The Sweetness #1 Smuggles in the Retrofuture

Comics Reviews
The Sweetness #1 Smuggles in the Retrofuture

Writer: Miss Lasko-Gross
Artist: Kevin Colden
Publisher: Z2 Comics
Release Date: June 22, 2016

THE SWEETNESS 1.jpgThe first issue of The Sweetness opens with a scene familiar to any science fiction fan: a group of spacesuit-clad aliens arrives at a human settlement (in this case, a diner) and menaces the locals with ray guns. Violence ensues. But in this case, the scene’s narrative function isn’t to prepare the reader for a long series of skirmishes, but to illustrate an aspect of the world: humans and aliens must avoid contact or face unpleasant consequences.

The rest of the issue introduces the crew of a cargo ship carrying a dozen cryogenically frozen people venturing out from Earth: Scout, the free-spirited pilot; Nelly, the ship’s liaison to its destination, a penal colony; and new guy Bachmaan, who appears way in over his head. The story follows a long tradition of science fiction focusing on the less glamorous side of space travel. The quarters are cramped, tensions run high and illicit activity abounds—Bachmaan becomes increasingly unnerved over the course of the issue by the contraband he’s agreed to smuggle.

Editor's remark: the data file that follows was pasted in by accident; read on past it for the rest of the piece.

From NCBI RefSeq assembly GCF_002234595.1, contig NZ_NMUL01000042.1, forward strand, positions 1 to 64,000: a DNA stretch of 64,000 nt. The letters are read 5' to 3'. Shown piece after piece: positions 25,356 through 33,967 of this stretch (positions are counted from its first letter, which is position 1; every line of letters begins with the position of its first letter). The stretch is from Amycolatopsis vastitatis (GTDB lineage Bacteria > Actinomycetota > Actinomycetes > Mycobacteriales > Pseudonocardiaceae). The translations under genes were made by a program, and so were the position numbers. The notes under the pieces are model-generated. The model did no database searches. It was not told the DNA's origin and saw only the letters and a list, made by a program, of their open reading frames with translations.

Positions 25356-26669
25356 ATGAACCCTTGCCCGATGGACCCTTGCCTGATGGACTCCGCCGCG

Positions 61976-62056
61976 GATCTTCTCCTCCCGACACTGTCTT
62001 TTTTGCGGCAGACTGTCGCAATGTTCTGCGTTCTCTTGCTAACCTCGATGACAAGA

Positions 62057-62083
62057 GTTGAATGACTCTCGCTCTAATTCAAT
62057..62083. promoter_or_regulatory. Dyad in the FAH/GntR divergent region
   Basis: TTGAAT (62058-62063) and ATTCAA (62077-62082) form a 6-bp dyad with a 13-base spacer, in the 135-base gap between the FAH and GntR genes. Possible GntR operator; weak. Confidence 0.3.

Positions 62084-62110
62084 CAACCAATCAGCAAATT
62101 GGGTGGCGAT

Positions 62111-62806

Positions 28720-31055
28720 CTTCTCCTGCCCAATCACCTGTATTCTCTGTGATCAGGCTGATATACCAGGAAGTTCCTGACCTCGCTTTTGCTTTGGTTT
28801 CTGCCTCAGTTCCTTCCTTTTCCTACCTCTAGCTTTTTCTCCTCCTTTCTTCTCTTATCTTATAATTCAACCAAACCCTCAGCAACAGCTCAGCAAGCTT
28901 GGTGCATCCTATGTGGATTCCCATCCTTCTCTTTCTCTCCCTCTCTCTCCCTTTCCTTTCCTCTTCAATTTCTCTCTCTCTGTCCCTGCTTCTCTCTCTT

The Sweetness #1 Interior Art by Kevin Colden

A nicely lived-in quality permeates the issue, due in part to some idiosyncratic choices—the opening is set in Metuchen, New Jersey. (Specificity never hurts.) Certain small details read a little strangely, however: narrative captions show both Nelly and Scout’s thoughts, but there’s only one from the latter, and it isn’t a particularly insightful glimpse into her inner life, making it unclear why it’s there at all. In the case of Nelly, her narration helps show another side of her character, revealing her as the most perceptive member of the cast so far, and establishing that she’s able to view multiple layers to a given situation. It’s a welcome contrast to the threats made to her (the only major character of color in the cast so far) by a number of grim-faced white guys earlier in the issue.

The Sweetness #1 Interior Art by Kevin Colden

Kevin Colden’s art establishes body language and facial expressions nicely, including Nelly’s wariness and observant qualities, as well as Scout’s happy-go-lucky tendencies. In Bachmaan, Colden captures a number of moods, from unnerved to nauseous to sinister. The world building flows with a retro-futuristic look, from the spacesuits worn by the aliens in the opening sequence to the Fast Loris, the shipping vehicle at the center of the plot, which resembles the Eagle 5 winnebago from Spaceballs grafted to a small zeppelin.

The Sweetness #1 Interior Art by Kevin Colden

Over the course of the issue, new facets of each character are revealed—in some cases, increasing the reader’s sympathy, and in others, revealing a more ominous side. It’s a promising beginning, bridging crime fiction with a welcome strain of science fiction, and expansive enough in its tone to include both irreverence and unnerving power dynamics.

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